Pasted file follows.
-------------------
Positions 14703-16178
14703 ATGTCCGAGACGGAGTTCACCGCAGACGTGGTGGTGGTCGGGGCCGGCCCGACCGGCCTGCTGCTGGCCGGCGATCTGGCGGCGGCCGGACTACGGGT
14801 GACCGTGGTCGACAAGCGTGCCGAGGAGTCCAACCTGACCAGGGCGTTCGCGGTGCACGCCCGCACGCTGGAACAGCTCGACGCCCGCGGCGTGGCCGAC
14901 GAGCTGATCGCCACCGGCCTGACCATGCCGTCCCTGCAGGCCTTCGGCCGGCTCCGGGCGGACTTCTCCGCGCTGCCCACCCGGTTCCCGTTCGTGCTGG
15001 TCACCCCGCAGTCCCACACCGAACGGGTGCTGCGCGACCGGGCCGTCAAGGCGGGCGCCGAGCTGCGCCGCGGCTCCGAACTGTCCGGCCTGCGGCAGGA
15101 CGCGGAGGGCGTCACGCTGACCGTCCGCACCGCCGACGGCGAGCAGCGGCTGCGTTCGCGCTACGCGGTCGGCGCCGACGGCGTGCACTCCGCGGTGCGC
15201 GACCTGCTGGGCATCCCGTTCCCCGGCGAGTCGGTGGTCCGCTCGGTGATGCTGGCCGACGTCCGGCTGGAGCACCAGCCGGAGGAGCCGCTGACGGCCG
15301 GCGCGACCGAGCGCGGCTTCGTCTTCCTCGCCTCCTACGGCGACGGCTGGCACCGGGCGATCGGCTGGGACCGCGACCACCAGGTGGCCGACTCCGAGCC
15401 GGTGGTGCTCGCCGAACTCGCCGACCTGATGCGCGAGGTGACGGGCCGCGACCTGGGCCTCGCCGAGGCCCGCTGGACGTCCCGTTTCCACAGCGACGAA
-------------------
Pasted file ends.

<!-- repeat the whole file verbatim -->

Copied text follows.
Positions 14703-16178
14703 ATGTCCGAGACGGAGTTCACCGCAGACGTGGTGGTGGTCGGGGCCGGCCCGACCGGCCTGCTGCTGGCCGGCGATCTGGCGGCGGCCGGACTACGGGT
14801 GACCGTGGTCGACAAGCGTGCCGAGGAGTCCAACCTGACCAGGGCGTTCGCGGTGCACGCCCGCACGCTGGAACAGCTCGACGCCCGCGGCGTGGCCGAC
14901 GAGCTGATCGCCACCGGCCTGACCATGCCGTCCCTGCAGGCCTTCGGCCGGCTCCGGGCGGACTTCTCCGCGCTGCCCACCCGGTTCCCGTTCGTGCTGG
15001 TCACCCCGCAGTCCCACACCGAACGGGTGCTGCGCGACCGGGCCGTCAAGGCGGGCGCCGAGCTGCGCCGCGGCTCCGAACTGTCCGGCCTGCGGCAGGA
15101 CGCGGAGGGCGTCACGCTGACCGTCCGCACCGCCGACGGCGAGCAGCGGCTGCGTTCGCGCTACGCGGTCGGCGCCGACGGCGTGCACTCCGCGGTGCGC
15201 GACCTGCTGGGCATCCCGTTCCCCGGCGAGTCGGTGGTCCGCTCGGTGATGCTGGCCGACGTCCGGCTGGAGCACCAGCCGGAGGAGCCGCTGACGGCCG
15301 GCGCGACCGAGCGCGGCTTCGTCTTCCTCGCCTCCTACGGCGACGGCTGGCACCGGGCGATCGGCTGGGACCGCGACCACCAGGTGGCCGACTCCGAGCC
15401 GGTGGTGCTCGCCGAACTCGCCGACCTGATGCGCGAGGTGACGGGCCGCGACCTGGGCCTCGCCGAGGCCCGCTGGACGTCCCGTTTCCACAGCGACGAA